War of the Rebellion: Serial 074 Page 0198 THE ATLANTA CAMPAIGN. Chapter L.

Search Civil War Official Records

9th. July 11, marched at 11 a.m. about five miles to the right, on the Sandtown road, taking up a position vacated by the cavalry. July 12, moved to the left, campaign within three miles of Marietta. July 13, moved at 2 a.m., passing through Marietta and camping near Roswell. July 14, moved at 3 p.m. across the Chattahoochee River to a position two miles beyond Roswell, where we erected works, remaining in that position during the 15th and 16th July. July 17, moved at 5.30 a.m. on the Decatur road, and encamped near Stony Creek. July 18, encamped about five miles from the Georgia Railroad. July 19, moved toward Decatur, striking the railroad about five miles from that place, and, with the assistance of the Second Brigade, we destroyed it for about two miles. Here we met the enemy's cavalry, with whom we skirmished until arriving at Decatur, where the brigade went into position, the enemy being on the opposite side of the town. July 20, moved toward Atlanta, on the main Atlanta and Decatur road, skirmishing with the enemy until within three miles of Atlanta, where we found the enemy in force. During the evening we got into position and threw up works. July 21, remained in the same position, nothing transpiring but the usual skirmishing. July 22.-I give the official report of operations of the brigade on this date of Colonel James S. Martin, One hundred and eleventh Illinois Volunteer Infantry, then commanding.*

The brigade remained in that position during the 23d, 24th, 25th, and 26th of July, constantly skirmishing with the enemy. Early on the morning of the 27th the brigade evacuated its position, passing in rear of the Armies of the Ohio and Cumberland, to the extreme right of the army, camping about 12 m. in front of General Davis' division, of the Fourteenth Corps. July 28.-The part taken by the brigade in action of this date is given in the following report of Colonel Martin, then commanding.+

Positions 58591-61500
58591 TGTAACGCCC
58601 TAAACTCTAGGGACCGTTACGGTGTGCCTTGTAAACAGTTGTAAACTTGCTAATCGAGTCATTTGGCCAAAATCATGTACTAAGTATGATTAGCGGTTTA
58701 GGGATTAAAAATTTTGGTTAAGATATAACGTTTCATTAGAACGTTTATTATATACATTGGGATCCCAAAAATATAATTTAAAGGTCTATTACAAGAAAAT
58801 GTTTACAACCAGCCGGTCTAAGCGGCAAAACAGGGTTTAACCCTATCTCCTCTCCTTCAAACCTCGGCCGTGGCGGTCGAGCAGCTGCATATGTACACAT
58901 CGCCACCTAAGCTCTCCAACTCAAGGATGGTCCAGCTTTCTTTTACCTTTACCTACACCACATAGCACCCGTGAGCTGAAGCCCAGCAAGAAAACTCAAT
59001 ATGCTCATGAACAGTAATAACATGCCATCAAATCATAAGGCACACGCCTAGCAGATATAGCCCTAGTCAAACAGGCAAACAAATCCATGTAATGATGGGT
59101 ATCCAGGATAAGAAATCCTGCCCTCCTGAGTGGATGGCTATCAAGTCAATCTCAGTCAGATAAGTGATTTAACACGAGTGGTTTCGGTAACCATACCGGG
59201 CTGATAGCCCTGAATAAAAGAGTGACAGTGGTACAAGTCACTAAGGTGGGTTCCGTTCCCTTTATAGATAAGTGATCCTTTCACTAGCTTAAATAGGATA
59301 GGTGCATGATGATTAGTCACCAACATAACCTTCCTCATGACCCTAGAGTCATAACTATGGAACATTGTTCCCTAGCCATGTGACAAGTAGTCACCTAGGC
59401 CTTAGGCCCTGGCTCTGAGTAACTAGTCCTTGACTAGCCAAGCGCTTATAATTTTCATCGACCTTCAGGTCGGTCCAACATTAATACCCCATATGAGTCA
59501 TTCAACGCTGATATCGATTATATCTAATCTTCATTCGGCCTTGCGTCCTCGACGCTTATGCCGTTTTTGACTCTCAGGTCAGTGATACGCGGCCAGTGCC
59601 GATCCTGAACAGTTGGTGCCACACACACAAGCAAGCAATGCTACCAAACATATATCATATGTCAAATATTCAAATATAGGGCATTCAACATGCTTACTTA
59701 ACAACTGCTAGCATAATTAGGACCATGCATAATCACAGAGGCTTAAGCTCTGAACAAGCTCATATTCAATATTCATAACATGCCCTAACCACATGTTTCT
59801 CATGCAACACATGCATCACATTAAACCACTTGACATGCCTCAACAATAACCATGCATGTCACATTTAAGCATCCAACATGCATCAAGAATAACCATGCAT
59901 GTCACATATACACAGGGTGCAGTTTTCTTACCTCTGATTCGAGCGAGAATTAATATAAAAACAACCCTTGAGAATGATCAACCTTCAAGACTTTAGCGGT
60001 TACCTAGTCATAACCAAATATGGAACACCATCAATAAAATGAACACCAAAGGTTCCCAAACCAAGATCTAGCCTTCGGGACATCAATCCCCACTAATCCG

July 29 was spent in burying the rebel dead and strengthening our works. July 30, the brigade moved to the front and right about 1,000 yards, relieving a portion of General Davis' division, Fourteenth Corps.

July 31 and August 1 and 2, remained in the same position. On the evening of August 2 moved forward to a new line about 1,000 or 1,200 yards in advance. August 3, remained in the same position. August 4, on this day I was transferred from the Second Brigade of this division and assigned to command of the First Brigade. The brigade remained in this position until August 10, new works having been erected some 300 or 400 yards nearer the enemy's line. The brigade moved forward and occupied them, remaining in this position until August 26. In the various positions occupied by the brigade during the month up to this date the whole command was continually under fire, suffering severely. At 8 p.m. August 26 the brigade evacuated their position, and moved, in conjunction with the rest of the army, in the grand movement then taking place, marching all night, halting at 5 a.m. August 27 for breakfast. After the breakfast moved on, crossing Camp Creek, to a fine position a short distance beyond, where we went into camp and erected temporary works. August 28, moved at 7 a.m., and struck the West Point railroad, near Sideling, some fifteen miles from Atlanta; camped in position and erected temporary works. August 29, the command was employed in destroying the railroad by


*Omitted. See Martin's report, p.195.

+Omitted. See p.196.